So we unexpectedly found ourselves in the Mother City. A last minute visit to Cape Town from some of my favourite people from home and more tyre troubles led us to speed down the last bit of the west coast (with promises that we will be back) to get to civilisation, tyres and friendly faces.
Our arrival to Cape Town wasn’t very well thought through (we aren’t meant to be planning right?) Coming into the city, having driven almost through the night with the exception of a few hours sleep on the side of the road, saw us phoning every caravan park in the area to find a spot to pitch up at. In between messaging the boy’s family members for advice, endless ringing, places not accepting dogs and others not accepting on the day bookings, we decided to chance our luck and just turn up somewhere hoping we would have pity taken upon us. So early Sunday evening we found ourselves pulling into Muizenberg caravan park and hiding Girl Dog underneath towels on the backseat while pretending we hadn’t seen the large ‘No Dogs’ sign emblazoned across the campsite rules. Luckily the security guard was less strict about advance booking than the office and seemed to have tunnel vision looking only at the front seats of the car so we were safe.
We spent two weeks in Muizenberg, getting our surf on (well in fact actually just watching the cool looking surfers while muttering about how cold the water is), being tourists with the lovely C&M from ‘home’, finding penguins, seeing where the two oceans meet, discovering the green lush landscapes of the peninsula surrounding the city, and looking for temporary peak season work (not as easy as it sounds).
Muizenberg is a very ‘cool’, trendy town just south of Cape Town itself, situated between the Indian Ocean and a mountain…not THE mountain but a mountain that could be jumped off nonetheless. I guess I would go as far as to say it has a hipster vibe to it, mixed in with surfer dudes of course. It has an arty vibe to it with small, independent galleries and stores showcasing local’s works of art and crafts. There are lots of community initiatives; beach clean ups, music and surf festivals and co-operative stores and, of course a hit with me, a local food and craft market. Unusually, the market is only open on a Friday evening meaning we could wander round, try local food, look at jewellery and have a glass of wine at the same time (or a lemon liquor in a dark chocolate shot glass). Perfection. The main streets are lined with local stores, surf schools and cafes and people don’t seem to be in a rush to go anywhere. All in all, it’s a suburb I like. A lot.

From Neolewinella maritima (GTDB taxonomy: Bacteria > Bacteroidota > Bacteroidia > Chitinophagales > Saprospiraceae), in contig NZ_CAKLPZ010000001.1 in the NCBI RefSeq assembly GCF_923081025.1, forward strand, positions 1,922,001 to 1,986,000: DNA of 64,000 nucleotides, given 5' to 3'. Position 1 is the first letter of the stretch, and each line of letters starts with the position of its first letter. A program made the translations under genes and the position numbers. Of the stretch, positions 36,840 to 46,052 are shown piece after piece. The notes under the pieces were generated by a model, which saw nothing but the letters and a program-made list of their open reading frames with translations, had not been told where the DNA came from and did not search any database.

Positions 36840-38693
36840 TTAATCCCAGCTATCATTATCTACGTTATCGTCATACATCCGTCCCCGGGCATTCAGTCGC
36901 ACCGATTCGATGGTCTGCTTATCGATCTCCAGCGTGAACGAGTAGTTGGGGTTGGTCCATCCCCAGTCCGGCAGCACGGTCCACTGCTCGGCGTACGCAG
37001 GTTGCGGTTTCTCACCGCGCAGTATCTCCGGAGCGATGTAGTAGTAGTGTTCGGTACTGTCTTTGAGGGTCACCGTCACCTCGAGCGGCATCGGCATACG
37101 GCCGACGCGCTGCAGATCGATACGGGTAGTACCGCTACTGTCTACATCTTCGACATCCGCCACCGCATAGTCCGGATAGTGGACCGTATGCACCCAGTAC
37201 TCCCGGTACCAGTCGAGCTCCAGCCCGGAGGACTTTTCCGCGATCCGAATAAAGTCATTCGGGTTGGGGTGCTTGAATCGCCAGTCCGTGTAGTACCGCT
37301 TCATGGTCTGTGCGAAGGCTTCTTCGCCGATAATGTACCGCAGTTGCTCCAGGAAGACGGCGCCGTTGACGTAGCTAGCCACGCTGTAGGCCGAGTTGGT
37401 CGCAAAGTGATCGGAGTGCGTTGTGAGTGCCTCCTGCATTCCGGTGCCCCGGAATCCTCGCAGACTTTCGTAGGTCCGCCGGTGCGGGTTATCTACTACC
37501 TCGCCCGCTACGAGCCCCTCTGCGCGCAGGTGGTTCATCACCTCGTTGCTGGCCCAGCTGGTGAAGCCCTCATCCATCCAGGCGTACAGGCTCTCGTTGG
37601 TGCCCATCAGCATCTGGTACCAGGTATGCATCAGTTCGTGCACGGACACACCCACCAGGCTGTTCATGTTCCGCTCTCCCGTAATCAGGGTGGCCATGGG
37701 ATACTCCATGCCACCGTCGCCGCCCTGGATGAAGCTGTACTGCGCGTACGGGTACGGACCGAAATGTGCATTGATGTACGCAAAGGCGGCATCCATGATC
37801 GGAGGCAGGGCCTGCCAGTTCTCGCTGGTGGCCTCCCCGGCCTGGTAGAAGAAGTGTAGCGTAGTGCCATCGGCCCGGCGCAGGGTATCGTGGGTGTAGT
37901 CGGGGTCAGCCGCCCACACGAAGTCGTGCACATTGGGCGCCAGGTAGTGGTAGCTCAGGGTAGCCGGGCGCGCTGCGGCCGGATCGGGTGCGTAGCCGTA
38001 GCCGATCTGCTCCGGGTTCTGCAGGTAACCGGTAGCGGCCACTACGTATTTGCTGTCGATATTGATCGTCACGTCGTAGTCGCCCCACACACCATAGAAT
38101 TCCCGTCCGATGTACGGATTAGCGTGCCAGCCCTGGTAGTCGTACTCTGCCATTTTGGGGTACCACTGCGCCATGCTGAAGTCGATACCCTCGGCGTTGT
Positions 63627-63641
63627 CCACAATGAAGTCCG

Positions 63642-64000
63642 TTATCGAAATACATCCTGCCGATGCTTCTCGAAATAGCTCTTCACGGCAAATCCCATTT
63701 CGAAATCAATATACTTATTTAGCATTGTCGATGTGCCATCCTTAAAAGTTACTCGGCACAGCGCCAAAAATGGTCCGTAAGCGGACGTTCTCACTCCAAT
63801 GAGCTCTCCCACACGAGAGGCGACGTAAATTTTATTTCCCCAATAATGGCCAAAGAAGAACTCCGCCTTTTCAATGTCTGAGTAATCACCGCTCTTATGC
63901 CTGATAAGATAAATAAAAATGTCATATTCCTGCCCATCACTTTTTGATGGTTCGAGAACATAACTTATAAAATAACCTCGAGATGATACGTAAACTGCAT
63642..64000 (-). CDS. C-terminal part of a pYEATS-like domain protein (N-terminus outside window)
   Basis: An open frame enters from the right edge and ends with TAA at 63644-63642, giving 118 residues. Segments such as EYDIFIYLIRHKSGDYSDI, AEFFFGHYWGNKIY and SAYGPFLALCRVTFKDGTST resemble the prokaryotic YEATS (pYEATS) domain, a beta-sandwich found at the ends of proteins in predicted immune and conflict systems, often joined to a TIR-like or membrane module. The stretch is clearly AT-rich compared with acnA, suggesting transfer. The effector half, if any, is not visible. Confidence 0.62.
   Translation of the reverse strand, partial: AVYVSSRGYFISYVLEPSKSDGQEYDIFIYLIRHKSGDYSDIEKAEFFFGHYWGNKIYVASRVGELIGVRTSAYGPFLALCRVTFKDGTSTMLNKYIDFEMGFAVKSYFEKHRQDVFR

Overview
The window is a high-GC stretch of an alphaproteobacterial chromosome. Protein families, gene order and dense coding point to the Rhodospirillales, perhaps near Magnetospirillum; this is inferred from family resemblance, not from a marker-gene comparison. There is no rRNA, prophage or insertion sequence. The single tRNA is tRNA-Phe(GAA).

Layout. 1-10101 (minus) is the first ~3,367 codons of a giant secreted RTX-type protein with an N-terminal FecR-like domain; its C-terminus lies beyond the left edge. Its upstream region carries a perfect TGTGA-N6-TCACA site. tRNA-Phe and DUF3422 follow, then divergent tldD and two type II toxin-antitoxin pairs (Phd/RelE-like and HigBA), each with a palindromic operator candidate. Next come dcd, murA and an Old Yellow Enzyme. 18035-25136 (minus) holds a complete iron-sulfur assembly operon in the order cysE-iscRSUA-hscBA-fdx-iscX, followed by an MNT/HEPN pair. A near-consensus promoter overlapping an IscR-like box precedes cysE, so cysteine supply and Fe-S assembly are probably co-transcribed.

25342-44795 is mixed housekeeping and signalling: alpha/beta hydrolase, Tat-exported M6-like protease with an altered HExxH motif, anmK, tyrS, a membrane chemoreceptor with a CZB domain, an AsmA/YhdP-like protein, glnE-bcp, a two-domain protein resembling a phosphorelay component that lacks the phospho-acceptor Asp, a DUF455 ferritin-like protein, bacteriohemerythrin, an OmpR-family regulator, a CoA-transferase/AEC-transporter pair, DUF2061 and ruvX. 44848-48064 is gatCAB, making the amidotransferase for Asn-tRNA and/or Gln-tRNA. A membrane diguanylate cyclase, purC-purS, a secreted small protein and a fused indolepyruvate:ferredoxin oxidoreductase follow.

Girl Dog has learned that ‘down’ now means hide on the backseat and pretend you’re not there. Who knew you could train a dog to break the law?
We spent time with the boy’s family, him getting reacquainted with cousins and aunts not seen for a long time. Sadly, Girl Dog had to stay overnight at the vets having swallowed a stolen bone and it puncturing her stomach. One morning our tequila induced hangovers we were met by a car FULL of diarrhea which hadn’t been noticed when we retrieved her from, what we thought had been a nap in the car the night before. Needless to say, the hangovers got worse and we headed straight to the vet.
Despite there being plenty to explore, see and do, reality hit and we decided we couldn’t keep asking Girl Dog to hide every time we got to the caravan park gates so we needed to make a plan. Finding temporary work and a place to park the caravan proved to be harder than expected. Our good old fashioned paper posters and online posts advertising ourselves (well, our skills to be more precise) in return for space to park the caravan, were for the most part ignored. That was until one lady decided she wasn’t a fan of us, our scam to con people and decided labeling us on social media as ‘White Trash’ was the best course of action to put an end to us asking for support.
I suddenly realized, as much as an area can have a great vibe to it and can feel ‘welcoming’, living somewhere and being integrated into the community is a whole different ball game. Despite the suburb being part of a larger city, it still has it’s own community, a group of people that tend to either welcome or reject newcomers. Of course, not everyone falls into the same category but once rejection has been experienced, it’s hard to get over. Despite the positive comments from strangers assuring us her opinion wasn’t collective and others calling for more policing on community groups to prevent negative comments, people are entitled to their own opinion. Its just a shame that they feel the need to share it with no solid understanding of a situation. I guess by using social media, we open ourselves up to hearing other peoples thoughts and concerns, whether we want to or not.
So, we headed onwards, back in to the Mother City to visit friends of the boy and stay with them in the southern suburbs (inside an actual house, what luxury!)
If you don’t know Cape Town, Durbanville, is on the edge of the city, a mix of vineyards, rolling fields and suburbia. We spent our days living the family life, looking after a toddler, doing laundry, cleaning the caravan and grocery shopping. Girl Dog slept outside with the other dogs, something she was so unimpressed with, she developed an attention-seeking couch that flared up anytime the Boy went near her. As lovely as it was to sleep in a house, have an en suite and to have different company (so lovely that we spilt into boys and girls for a whole weekend!), it didn’t take long for us both to come to the conclusion that’s not a life for us right now.
So, now we are headed out of the city, along the coast to Pringle Bay. Away from suburbia and responsibility. Girl Dog is as excited as the two of us to be sleeping in the caravan again 🙂
This travel blog update is my way of taking you on this journey with me so to start from the beginning and find out what the adventure is all about, click here